Sunday, November 21, 2010

Hamza El Din -- Lily of the Nile

Before I talk about my Portland music scoop, I'd like to take a moment and tell you about a major LP score this weekend. Thanks to Colleen Cardas, I was able to grab one of these rare, limited edition copies of Hamza El Din's Lily of the Nile LPs. I remember when this released back in 1990, and everyone scrambled to grab one before they ran out. This album was coveted by audiophiles due to its phenomenal sound quality which was the result of the meticulous recording process. As the album jacket states:

"This is a pure analog recording done exclusively with custom-built vacuum-tube electronics with the exception of the microphones. The microphones were set up in the ORTF configuration. No noise reduction, equalization, compression, or limiting of any sort was used in the making of this record."

Other than the legendary Egyptian/Nubian oud and tar musician who delivers this extraordinary music, three men well-known and respected in the audio and music industry pooled their talents to create this unique recording. Kavi Alexander of Water Lily Acoustics produced and recorded Lily of the Nile, and he is well-known for producing some of the best-sounding recordings of all times such as one of my personal favorites, Meeting by the River with Ry Cooder and V.M. Bhatt. Tim de Paravicini, who heads one of my favorite audio companies (EAR, makers of one of the great classic phono preamplifiers), was the technical consultant, co-mastering engineer and designer/builder of the custom recording pre-amplifier. Finally, George Cardas of Cardas Audio (designer, of course, of my favorite cables) of was co-producer and funded the entire recording.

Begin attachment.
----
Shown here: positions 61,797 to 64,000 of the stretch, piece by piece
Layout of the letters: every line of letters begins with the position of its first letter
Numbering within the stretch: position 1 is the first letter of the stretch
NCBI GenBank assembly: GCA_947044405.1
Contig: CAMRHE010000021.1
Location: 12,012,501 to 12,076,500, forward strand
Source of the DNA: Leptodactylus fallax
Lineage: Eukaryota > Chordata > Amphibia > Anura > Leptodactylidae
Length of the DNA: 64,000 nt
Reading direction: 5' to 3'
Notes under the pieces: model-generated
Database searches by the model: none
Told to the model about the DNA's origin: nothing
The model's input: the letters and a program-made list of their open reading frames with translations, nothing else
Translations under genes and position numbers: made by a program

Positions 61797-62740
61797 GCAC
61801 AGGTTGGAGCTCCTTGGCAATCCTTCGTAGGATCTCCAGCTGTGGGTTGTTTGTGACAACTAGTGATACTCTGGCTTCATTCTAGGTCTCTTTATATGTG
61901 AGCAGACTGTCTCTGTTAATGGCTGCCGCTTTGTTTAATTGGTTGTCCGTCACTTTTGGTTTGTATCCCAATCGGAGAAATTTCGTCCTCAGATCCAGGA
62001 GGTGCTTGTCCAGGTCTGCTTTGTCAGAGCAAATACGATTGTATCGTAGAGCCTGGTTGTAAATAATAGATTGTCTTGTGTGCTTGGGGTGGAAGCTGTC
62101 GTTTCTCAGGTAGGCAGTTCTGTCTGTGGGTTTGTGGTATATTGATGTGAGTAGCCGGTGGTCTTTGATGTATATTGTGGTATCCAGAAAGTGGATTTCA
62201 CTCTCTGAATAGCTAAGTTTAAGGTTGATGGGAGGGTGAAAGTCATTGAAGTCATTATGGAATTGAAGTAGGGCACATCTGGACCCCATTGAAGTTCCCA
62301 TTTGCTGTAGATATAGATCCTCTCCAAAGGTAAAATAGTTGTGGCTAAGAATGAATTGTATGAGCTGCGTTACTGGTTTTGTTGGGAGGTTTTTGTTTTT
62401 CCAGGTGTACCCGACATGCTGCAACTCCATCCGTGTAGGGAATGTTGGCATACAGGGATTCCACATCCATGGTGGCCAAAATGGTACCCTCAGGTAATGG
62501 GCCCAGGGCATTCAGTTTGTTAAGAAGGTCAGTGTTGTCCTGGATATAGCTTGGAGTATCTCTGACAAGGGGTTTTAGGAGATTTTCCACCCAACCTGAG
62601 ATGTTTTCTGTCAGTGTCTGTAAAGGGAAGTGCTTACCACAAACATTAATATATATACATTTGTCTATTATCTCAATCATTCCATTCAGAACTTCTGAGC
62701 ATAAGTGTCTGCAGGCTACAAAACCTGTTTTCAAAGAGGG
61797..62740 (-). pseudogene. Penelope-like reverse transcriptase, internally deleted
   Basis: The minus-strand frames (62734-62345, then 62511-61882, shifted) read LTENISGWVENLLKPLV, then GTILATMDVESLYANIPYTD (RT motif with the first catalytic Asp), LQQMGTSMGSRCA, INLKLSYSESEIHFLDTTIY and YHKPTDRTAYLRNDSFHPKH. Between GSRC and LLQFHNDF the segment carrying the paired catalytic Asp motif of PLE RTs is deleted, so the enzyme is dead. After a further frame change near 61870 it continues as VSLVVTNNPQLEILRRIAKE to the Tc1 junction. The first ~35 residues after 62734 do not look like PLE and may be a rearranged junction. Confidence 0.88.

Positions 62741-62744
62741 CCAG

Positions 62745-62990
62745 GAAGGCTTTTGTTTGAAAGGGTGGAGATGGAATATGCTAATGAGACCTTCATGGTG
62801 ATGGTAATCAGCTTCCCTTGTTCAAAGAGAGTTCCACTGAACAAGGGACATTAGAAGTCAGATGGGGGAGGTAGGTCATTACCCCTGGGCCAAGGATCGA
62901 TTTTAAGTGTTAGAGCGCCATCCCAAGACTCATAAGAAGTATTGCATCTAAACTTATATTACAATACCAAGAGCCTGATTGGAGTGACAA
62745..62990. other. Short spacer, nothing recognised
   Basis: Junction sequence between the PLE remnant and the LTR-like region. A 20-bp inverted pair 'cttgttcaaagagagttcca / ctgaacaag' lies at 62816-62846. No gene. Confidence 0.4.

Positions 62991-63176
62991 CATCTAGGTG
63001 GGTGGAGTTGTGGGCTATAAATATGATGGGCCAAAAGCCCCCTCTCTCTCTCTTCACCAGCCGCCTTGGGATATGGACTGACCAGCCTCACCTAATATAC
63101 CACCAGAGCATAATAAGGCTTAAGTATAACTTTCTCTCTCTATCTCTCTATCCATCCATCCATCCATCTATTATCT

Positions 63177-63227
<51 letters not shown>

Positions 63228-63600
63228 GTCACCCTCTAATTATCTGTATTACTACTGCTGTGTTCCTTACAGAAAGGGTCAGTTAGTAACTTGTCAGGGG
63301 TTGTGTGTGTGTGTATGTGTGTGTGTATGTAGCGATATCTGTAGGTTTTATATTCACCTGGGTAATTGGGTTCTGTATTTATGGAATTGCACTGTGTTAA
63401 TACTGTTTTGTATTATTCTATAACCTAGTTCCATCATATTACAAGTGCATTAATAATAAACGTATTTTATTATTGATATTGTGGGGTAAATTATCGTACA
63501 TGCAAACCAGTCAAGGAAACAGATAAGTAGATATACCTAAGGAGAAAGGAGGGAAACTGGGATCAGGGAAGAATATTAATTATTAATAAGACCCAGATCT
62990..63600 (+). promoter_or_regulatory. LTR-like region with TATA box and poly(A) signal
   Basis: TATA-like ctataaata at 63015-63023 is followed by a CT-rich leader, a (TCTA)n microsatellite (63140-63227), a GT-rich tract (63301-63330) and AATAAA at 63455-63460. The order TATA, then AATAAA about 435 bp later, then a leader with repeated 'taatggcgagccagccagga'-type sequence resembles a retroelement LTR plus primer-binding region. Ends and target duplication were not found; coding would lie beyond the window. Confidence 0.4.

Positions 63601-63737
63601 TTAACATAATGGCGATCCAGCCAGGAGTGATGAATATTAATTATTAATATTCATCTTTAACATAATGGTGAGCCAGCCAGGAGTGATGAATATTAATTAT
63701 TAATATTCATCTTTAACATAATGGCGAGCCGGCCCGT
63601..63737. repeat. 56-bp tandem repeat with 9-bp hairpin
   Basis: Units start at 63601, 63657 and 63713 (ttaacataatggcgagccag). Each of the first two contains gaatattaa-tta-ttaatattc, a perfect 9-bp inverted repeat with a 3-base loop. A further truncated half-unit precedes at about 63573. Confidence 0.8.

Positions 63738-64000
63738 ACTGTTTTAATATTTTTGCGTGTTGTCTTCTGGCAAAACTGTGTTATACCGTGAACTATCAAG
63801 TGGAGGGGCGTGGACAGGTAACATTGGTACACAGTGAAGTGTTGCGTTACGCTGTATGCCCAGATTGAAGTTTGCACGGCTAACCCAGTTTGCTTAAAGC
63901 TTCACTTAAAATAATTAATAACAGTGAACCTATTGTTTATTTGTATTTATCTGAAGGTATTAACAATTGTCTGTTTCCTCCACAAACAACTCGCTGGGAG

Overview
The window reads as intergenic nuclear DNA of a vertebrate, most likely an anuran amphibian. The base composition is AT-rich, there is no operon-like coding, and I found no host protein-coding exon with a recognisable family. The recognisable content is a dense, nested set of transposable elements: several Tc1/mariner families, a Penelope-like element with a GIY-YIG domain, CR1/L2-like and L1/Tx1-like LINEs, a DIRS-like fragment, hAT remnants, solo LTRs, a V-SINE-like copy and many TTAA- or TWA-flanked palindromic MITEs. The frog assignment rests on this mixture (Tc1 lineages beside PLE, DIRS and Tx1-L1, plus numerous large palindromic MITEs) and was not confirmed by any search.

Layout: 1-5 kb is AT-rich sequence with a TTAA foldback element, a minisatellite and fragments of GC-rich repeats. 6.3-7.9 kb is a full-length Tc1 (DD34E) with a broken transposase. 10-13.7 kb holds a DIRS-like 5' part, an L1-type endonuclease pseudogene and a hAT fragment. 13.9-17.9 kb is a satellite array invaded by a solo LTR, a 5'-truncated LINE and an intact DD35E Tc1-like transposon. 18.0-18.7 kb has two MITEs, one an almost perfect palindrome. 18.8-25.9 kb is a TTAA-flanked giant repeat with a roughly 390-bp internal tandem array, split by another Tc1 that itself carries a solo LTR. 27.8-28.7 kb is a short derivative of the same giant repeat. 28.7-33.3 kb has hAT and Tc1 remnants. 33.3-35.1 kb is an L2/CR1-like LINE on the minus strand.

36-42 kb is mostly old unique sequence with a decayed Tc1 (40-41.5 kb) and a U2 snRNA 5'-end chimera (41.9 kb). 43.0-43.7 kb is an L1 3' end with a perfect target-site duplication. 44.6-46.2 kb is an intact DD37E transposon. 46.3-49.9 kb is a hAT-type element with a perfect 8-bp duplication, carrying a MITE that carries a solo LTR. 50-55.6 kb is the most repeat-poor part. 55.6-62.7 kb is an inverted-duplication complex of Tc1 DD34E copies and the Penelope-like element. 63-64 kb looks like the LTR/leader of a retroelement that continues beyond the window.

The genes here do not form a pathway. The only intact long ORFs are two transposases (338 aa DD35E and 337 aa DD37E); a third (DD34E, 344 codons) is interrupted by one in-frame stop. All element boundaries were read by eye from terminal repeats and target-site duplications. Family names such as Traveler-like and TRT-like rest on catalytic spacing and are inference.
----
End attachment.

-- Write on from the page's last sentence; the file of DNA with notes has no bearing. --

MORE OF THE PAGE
It should be no surprise that this album possesses state-of the-art sound quality. First, the vinyl is incredibly silent. Second, Hamza El Din's music is subtle, direct and unfettered with recording artifacts. If you're looking for a recording that provides the illusion of a musician performing in your listening room, this is it. When El Din's fingers fly across his fretless oud, you can hear and even feel the percussive contact of his fingers on the strings and almost tell where his arms are in relationship to his instrument (you can hear his sleeves rustling every once in a while). When he switches to the tar, a simple Persian drum, on the final track "Hamalaya," you'll be impressed with the sheer variety of tones and timbres he extracts from goatskin head and wooden frame.

I probably shouldn't be teasing you by telling you about something that may be difficult to impossible to find. I have found the 1995 CD reissue on a few international record websites (for around $40 or so), but I'll wager it doesn't sound anywhere as good as this limited LP. But if you do come across a copy somewhere, buy it. I'm going to file my copy next to my handful of reference LPs, the ones I use to really evaluate a piece of audio equipment.

No comments:

Post a Comment